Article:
New Moons Rising
Outside of beer, coffee, and the occasional naked bicyclist, nothing embodies Portland’s self-reliant creative streak like its ever-burgeoning rock scene. Always at a steady simmer of boundary-bending, on-the-verge bands, but never likely to boil over into a major-label chum pool, indie rock in the Rose City is a world in which “success” is something you achieve on your own terms.
This through-line of self-sustainability has had many manifestations, but almost all of them can be traced back to the late 1970s, when Fred and Toody Cole were running Captain Whizeagle’s, supplying inspiration, equipment, and ideas to the city’s young punks while cranking out home recordings and handmade fliers for their latest band. (Whether the Rats, Dead Moon, or whatever its name may have been that week.) The Coles’ spirit of exploration and their hands-on work ethic is being carried on today by a handful of bands so unique and self-sufficient—so, well, Portland—that some of them don’t even need a cranked-up guitar to make their point.
Whether dabbling in smoky stoner rock, jangly pop, or sweet country strumming, one thing about Viva Voce remains constant: real-life married couple Anita and Kevin Robinson, who started the band 11 years ago.
“It’s a lifestyle,” Anita says, “and not one that every marriage can handle. [Fred and Toody] must get a perverse pleasure from exploding amps, vans breaking down, bad road food, and not getting sleep for days. The fact that their shows are just as gritty as ever now shouldn’t surprise anyone. They are the real thing. The kind of nonposturing, ass-kicking musicians Portland should be known for.” —Robert Runyon
Portland Cello Project
Just as Fred Cole has spent much of his musical career jumping between rock, country, garage, and punk, the Portland Cello Project’s repertoire showcases everything from Bach to the Dandy Warhols, Dave Brubeck, and Metallica. “Deep down, regardless of genre, you know what’s good and what’s not,” PCP mastermind Douglas Jenkins says. “If you keep working toward what inspires you, then you’re going to be outside of those boundaries.” Sometimes way outside. “Yeah,” he sighs, “people still yell for us to play Britney Spears’s.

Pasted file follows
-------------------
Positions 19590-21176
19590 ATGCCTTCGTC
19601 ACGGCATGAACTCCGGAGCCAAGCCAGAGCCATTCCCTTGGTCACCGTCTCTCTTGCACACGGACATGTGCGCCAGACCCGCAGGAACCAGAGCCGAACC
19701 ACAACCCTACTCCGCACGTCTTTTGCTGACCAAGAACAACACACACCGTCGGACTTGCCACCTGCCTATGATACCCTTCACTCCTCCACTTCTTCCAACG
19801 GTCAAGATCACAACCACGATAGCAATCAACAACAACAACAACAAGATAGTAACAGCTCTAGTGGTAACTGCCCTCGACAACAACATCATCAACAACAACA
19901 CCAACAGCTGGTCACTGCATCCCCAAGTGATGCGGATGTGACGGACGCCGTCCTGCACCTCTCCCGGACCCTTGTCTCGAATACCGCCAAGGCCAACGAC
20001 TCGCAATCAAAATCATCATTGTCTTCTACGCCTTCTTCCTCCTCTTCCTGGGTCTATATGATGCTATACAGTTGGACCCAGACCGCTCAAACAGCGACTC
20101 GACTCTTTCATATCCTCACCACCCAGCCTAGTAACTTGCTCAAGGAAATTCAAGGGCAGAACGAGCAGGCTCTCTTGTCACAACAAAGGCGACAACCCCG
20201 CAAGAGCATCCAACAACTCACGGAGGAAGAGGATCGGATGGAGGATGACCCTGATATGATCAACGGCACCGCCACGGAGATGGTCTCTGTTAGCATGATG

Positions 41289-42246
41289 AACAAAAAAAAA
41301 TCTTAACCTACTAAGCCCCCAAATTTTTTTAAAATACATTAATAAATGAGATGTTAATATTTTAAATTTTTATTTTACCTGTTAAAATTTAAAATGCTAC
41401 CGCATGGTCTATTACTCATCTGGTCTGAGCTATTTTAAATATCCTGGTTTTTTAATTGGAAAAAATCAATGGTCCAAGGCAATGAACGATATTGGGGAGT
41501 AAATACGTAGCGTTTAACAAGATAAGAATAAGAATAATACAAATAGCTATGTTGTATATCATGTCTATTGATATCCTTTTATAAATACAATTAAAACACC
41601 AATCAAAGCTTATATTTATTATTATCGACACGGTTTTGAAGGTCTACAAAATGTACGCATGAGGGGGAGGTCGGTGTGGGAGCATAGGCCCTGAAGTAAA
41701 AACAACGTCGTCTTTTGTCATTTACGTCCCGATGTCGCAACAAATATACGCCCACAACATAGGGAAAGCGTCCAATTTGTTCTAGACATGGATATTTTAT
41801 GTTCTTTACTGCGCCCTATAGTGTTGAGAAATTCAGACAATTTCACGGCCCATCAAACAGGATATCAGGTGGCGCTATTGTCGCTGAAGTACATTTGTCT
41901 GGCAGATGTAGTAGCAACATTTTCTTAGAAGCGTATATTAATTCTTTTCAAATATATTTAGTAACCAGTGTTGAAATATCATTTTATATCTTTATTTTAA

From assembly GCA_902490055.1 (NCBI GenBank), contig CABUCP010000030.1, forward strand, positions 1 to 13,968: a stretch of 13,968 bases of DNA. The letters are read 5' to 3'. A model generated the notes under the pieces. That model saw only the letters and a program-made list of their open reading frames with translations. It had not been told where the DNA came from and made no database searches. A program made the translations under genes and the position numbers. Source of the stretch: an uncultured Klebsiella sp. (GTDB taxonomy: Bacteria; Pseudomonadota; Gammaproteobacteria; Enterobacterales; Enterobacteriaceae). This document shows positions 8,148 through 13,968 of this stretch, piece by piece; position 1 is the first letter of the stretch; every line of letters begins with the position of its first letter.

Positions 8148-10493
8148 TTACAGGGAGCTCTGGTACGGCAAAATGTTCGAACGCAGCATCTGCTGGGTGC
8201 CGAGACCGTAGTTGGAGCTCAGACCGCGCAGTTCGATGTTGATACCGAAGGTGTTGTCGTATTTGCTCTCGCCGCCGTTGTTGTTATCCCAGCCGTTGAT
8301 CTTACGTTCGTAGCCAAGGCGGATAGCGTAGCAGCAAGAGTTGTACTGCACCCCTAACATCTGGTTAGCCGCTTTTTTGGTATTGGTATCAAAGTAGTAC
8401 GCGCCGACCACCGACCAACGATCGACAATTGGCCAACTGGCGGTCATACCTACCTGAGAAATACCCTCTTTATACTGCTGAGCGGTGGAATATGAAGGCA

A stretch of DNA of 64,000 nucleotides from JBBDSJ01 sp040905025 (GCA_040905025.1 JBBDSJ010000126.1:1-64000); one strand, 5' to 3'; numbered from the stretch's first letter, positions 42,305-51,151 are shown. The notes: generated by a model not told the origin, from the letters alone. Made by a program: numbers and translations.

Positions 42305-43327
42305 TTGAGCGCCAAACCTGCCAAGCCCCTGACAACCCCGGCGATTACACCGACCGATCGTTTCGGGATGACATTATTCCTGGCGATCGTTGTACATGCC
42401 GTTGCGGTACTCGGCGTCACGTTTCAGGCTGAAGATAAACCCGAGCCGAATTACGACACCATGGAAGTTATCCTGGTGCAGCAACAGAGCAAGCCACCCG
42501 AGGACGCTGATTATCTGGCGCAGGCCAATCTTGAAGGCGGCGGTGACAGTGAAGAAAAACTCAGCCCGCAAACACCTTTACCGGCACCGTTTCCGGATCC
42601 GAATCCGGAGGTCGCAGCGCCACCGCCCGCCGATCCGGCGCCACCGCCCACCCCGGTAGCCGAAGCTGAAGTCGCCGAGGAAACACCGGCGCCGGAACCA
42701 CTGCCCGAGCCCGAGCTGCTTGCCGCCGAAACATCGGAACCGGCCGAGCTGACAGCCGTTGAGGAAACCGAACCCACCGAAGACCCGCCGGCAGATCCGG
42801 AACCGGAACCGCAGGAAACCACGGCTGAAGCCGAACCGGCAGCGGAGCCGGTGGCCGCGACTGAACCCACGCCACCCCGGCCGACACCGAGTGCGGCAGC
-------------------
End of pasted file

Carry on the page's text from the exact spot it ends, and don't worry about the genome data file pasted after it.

Willy Vlautin’s literary muse is fed by his lauded novels, such as The Motel Life and Northline. But when she demands something more visceral, he can always turn to his band, Richmond Fontaine, an act that (like most of Fred Cole’s work) remains more appreciated in Europe than it is here at home. Vlautin looks on the bright side: “Their truck stops have better food, and you can’t go wrong with European beer.” When life on the road gets tough, he looks directly to Cole. “For years, whenever I got disillusioned by music, I’d go see Dead Moon,” Vlautin says. “It made me fall in love with being in a band again. I usually left drunk, with some record I already had. And I didn’t think I was wasting my life playing bars anymore.” —BB
In 2005, Red Fang introduced its heavy metal sound to a Portland scene that was heavily saturated with acoustic guitars and quiet, bearded troubadours. There is nothing quiet about Red Fang.
Although the cathartic crunch of Pierced Arrows or Dead Moon doesn’t sound much like Red Fang’s proto-thrash, Fred and Toody’s attitude still rings true across genres. “More than their sound,” says bassist and vocalist Aaron Beam, “it’s their dedication against the conventional that is inspirational. That attitude toward their music is influential to us.” —Kim Winternheimer
For anyone who came of age in the late ’80s or early ’90s, the Prids might sound like the perfect band. Their wall of black-eyeliner noise uses the best parts of every major musical movement of the era: the sneering detachment of new wave, the jittery angst of punk, and the power-chord pout of alt-rock.
Like Fred and Toody before them, the Prids cut their teeth with a DIY streak a mile long—self-releasing and producing albums, booking their own tours. “[Fred and Toody] embody the reasons why we came to Portland,” says bassist Mistina Keith. “It may be romantic, but our band represents our life’s work, not just a fleeting shot at ‘the big time.’ It always seemed to us that they felt the same way.” —BB